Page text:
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Dark Saturday by Nicci French
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Dark Saturday

by Nicci French

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This review was written for LibraryThing Early Reviewers.
This book was a real roller coaster. It started out as a pretty ordinary mystery. About 3/4 of the way in it became a page turner with good twists in the plot. But by the end there was a totally unbelievable denoument with the police inspector being shown to have been the killer after no character development to support it. This could have been a good book, but ended up being very disappointing. ( )
  brookeott | May 28, 2017 |
This review was written for LibraryThing Early Reviewers.
Psychotherapist Frieda Klein reluctantly agrees to assess Hannah Docherty, a woman convicted of murdering her entire family some thirteen years earlier. Frieda finds the physically and mentally abused woman to be as much a victim as her family members who died, apparently at her hand.

Frieda soon becomes involved in examining the original investigation of the crime and, as irregularities come to light, begins to wonder if the young girl was indeed responsible for the murders for which she’s been convicted.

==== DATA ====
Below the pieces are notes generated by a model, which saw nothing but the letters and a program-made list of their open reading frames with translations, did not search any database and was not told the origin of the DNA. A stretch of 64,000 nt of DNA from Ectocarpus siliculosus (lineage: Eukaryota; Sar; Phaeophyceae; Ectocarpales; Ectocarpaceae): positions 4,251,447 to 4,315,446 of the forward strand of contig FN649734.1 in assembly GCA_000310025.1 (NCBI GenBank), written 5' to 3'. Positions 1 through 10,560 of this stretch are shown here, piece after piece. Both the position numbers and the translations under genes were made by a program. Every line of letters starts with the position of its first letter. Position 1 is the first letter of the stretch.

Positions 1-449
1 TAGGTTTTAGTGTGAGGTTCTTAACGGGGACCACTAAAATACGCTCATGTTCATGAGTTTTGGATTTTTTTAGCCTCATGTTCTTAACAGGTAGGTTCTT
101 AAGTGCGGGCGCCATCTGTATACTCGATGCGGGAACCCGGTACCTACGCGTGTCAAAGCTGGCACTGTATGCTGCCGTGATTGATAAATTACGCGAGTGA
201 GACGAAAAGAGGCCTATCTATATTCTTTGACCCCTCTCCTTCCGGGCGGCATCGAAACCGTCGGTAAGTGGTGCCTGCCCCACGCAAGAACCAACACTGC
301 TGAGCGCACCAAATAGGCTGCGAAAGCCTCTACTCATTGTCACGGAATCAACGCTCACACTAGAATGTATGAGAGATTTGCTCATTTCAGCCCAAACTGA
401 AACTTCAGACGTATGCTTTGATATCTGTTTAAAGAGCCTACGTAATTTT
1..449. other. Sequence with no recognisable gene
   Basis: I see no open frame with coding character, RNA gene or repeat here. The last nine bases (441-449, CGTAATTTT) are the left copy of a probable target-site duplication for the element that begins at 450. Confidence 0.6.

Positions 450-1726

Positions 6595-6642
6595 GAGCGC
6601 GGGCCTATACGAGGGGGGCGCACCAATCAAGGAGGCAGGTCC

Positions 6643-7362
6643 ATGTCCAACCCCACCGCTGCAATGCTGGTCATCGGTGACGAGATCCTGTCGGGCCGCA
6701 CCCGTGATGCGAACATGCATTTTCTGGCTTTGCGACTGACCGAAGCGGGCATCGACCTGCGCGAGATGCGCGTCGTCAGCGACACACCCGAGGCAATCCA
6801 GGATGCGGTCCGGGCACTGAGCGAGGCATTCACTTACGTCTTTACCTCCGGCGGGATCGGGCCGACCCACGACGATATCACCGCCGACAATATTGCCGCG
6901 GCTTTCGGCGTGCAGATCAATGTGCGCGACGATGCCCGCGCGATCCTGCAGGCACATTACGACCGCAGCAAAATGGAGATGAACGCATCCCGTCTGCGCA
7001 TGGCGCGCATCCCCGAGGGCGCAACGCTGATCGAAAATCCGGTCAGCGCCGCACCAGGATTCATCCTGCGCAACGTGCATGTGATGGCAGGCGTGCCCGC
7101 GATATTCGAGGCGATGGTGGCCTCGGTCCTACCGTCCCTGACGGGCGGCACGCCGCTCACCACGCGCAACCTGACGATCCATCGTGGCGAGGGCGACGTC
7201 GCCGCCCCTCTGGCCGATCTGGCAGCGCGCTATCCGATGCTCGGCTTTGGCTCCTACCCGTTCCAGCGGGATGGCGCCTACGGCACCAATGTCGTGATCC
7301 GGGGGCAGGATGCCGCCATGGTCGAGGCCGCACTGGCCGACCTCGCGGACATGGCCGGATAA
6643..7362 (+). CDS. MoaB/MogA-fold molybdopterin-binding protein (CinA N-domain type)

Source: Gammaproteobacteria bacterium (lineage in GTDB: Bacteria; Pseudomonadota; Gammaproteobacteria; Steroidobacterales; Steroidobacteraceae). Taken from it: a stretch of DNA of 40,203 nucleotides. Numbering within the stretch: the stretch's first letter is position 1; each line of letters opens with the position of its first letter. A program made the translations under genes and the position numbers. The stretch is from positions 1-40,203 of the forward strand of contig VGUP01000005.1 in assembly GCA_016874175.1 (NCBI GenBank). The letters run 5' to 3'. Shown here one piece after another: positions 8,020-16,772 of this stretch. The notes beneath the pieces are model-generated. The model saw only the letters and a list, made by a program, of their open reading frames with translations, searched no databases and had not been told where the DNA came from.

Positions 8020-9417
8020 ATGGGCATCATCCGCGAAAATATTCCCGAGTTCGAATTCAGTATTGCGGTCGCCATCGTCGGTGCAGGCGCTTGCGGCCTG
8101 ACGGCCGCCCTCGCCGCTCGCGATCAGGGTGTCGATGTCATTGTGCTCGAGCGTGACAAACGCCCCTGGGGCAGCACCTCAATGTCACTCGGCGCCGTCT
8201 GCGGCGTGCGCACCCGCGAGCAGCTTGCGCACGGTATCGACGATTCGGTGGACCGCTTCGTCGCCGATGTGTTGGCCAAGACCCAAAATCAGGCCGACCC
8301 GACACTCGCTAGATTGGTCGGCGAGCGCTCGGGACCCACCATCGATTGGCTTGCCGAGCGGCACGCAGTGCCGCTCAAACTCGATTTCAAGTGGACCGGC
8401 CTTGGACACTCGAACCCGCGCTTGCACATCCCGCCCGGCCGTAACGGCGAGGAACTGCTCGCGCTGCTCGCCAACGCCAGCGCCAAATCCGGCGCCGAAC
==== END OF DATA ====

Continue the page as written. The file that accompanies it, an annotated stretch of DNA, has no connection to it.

But if Hannah didn’t commit the murders, what will the real murderer do to keep the dark secret of the deaths in the Dougherty home?

This, the sixth book in the Frieda Klein series, is purported to be a stand-alone, but readers will find several references to previous events glossed over, without sufficient explanation for readers to understand the relevance of the backstory.

The convoluted plot, with its unexpected twists, will keep the pages turning. Hannah’s story is likely to intrigue readers; as a character, she evokes sympathy, but the reasons for her despicable treatment at the hands of fellow patients and staff remain a mystery.
Readers may find if difficult to empathize with Frieda; without having read the earlier books, they are at a distinct disadvantage since the connections between the characters are difficult to understand.

The final plot twist is likely to dishearten many readers, but it is in keeping with the dark narrative. Readers may be disappointed with the unresolved plot points, but the cliffhanger ending suggests the next story may answer some of their questions.

I received a free copy of this book through the LibraryThing Early Readers program ( )
  jfe16 | May 23, 2017 |
This review was written for LibraryThing Early Reviewers.
This is a fairly suspenseful murder mystery that kept me reading and interested, if not absolutely breathless.